How do you use a scientific method to measure the intelligence of a human being, an animal, a machine or an extra-terrestrial? So far this has not been possible, but a team of Spanish and Australian researchers have taken a first step towards this by presenting the foundations to be used as a basis for this method in the journal Artificial Intelligence, and have also put forward a new intelligence test.
We have developed an 'anytime' intelligence test, in other words a test that can be interrupted at any time, but that gives a more accurate idea of the intelligence of the test subject if there is a longer time available in which to carry it out," José Hernández-Orallo, a researcher at the Polytechnic University of Valencia (UPV), said.
This is just one of the many determining factors of the universal intelligence test. "The others are that it can be applied to any subject -- whether biological or not -- at any point in its development (child or adult, for example), for any system now or in the future, and with any level of intelligence or speed," points out Hernández-Orallo.
The researcher, along with his colleague David L. Dowe of the Monash University, Clayton (Australia), have suggested the use of mathematical and computational concepts in order to encompass all these conditions. The study forms part of the "Anytime Universal Intelligence" project, in which other scientists from the UPV and the Complutense University of Madrid are taking part.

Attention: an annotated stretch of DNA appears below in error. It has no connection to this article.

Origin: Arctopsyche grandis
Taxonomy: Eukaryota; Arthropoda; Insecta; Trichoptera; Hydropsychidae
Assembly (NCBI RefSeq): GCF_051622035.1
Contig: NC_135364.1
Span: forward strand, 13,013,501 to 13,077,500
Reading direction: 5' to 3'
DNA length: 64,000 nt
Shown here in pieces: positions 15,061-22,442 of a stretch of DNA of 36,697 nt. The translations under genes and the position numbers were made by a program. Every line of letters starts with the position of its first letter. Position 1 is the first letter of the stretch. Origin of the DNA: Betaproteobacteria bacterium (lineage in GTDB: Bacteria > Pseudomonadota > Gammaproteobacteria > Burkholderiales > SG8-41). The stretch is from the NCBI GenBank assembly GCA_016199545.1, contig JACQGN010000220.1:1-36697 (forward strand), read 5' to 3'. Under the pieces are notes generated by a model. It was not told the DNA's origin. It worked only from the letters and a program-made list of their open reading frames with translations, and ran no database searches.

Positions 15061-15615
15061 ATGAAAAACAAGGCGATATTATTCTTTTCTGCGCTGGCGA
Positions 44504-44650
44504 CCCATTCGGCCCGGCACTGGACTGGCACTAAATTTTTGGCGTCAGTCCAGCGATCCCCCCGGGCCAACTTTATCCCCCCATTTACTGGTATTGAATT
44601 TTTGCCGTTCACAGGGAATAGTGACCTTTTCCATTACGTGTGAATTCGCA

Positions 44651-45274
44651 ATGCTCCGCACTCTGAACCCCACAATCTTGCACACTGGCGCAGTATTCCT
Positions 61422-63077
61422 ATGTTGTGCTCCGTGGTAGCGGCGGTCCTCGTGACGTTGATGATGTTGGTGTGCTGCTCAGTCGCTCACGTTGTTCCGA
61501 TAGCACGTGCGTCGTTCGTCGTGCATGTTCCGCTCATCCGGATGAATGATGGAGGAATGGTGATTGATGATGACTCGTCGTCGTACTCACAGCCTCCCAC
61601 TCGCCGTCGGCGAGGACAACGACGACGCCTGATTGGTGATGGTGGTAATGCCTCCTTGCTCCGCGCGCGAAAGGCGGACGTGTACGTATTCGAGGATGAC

The authors have used interactive exercises in settings with a difficulty level estimated by calculating the so-called 'Kolmogorov complexity' (they measure the number of computational resources needed to describe an object or a piece of information). This makes them different from traditional psychometric tests and artificial intelligence tests (Turing test).
Use in artificial intelligence
The most direct application of this study is in the field of artificial intelligence. Until now there has not been any way of checking whether current systems are more intelligent than the ones in use 20 years ago, "but the existence of tests with these characteristics may make it possible to systematically evaluate the progress of this discipline," says Hernández-Orallo.
And what is even "more important" is that there were no theories or tools to evaluate and compare future intelligent systems that could demonstrate intelligence greater than human intelligence.
The implications of a universal intelligence test also impact on many other disciplines. This could have a significant impact on most cognitive sciences, since any discipline depends largely on the specific techniques and systems used in it and the mathematical basis that underpins it.
"The universal and unified evaluation of intelligence, be it human, non-human animal, artificial or extraterrestrial, has not been approached from a scientific viewpoint before, and this is a first step," the researcher concludes.
The above post is reprinted from materials provided by FECYT - Spanish Foundation for Science and Technology. Note: Content may be edited for style and length.
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